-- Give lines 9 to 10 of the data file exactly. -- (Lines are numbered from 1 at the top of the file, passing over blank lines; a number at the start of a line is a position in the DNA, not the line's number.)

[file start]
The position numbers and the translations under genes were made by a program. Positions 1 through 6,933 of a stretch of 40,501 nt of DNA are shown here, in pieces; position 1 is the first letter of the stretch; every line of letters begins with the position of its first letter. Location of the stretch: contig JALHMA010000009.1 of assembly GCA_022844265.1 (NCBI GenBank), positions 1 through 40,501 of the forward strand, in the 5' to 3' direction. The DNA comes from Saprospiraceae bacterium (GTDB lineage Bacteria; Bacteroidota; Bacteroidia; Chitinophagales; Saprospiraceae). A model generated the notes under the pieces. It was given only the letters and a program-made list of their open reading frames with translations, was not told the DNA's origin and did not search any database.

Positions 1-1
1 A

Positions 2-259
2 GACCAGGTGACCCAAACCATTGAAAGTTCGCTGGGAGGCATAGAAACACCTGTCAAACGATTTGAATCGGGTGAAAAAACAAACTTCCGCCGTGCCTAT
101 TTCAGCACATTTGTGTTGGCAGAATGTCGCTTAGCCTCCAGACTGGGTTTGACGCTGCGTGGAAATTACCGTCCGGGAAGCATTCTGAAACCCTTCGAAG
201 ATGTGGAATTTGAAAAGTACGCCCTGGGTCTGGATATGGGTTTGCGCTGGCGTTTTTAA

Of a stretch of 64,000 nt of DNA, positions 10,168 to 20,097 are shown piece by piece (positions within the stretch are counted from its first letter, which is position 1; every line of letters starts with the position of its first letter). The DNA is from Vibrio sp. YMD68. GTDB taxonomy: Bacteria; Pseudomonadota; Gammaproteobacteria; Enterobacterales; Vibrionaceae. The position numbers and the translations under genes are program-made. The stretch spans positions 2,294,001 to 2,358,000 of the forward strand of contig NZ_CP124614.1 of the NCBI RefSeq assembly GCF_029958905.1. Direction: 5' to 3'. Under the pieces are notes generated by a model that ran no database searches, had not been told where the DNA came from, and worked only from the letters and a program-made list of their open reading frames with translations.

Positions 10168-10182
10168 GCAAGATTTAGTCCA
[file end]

Positions 10168-10182
10168 GCAAGATTTAGTCCA